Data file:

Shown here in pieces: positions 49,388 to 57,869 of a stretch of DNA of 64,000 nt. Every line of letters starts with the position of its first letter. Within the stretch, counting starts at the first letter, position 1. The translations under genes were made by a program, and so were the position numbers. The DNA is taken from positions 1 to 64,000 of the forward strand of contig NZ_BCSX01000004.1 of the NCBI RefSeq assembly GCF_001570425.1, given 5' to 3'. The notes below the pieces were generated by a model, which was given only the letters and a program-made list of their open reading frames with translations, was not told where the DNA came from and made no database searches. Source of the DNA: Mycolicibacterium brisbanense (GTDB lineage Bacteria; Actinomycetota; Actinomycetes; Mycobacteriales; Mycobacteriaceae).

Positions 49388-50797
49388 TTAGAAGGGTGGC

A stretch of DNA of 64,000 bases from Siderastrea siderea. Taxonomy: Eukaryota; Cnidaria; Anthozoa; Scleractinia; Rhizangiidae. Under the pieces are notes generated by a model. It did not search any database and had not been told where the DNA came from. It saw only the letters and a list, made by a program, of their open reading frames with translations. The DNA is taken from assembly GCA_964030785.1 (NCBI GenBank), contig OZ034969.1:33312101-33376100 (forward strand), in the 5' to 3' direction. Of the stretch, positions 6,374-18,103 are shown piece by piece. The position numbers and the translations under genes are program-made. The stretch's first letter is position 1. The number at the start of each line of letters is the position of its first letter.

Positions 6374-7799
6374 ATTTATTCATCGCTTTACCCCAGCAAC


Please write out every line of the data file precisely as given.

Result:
Shown here in pieces: positions 49,388 to 57,869 of a stretch of DNA of 64,000 nt. Every line of letters starts with the position of its first letter. Within the stretch, counting starts at the first letter, position 1. The translations under genes were made by a program, and so were the position numbers. The DNA is taken from positions 1 to 64,000 of the forward strand of contig NZ_BCSX01000004.1 of the NCBI RefSeq assembly GCF_001570425.1, given 5' to 3'. The notes below the pieces were generated by a model, which was given only the letters and a program-made list of their open reading frames with translations, was not told where the DNA came from and made no database searches. Source of the DNA: Mycolicibacterium brisbanense (GTDB lineage Bacteria; Actinomycetota; Actinomycetes; Mycobacteriales; Mycobacteriaceae).

Positions 49388-50797
49388 TTAGAAGGGTGGC

A stretch of DNA of 64,000 bases from Siderastrea siderea. Taxonomy: Eukaryota; Cnidaria; Anthozoa; Scleractinia; Rhizangiidae. Under the pieces are notes generated by a model. It did not search any database and had not been told where the DNA came from. It saw only the letters and a list, made by a program, of their open reading frames with translations. The DNA is taken from assembly GCA_964030785.1 (NCBI GenBank), contig OZ034969.1:33312101-33376100 (forward strand), in the 5' to 3' direction. Of the stretch, positions 6,374-18,103 are shown piece by piece. The position numbers and the translations under genes are program-made. The stretch's first letter is position 1. The number at the start of each line of letters is the position of its first letter.

Positions 6374-7799
6374 ATTTATTCATCGCTTTACCCCAGCAAC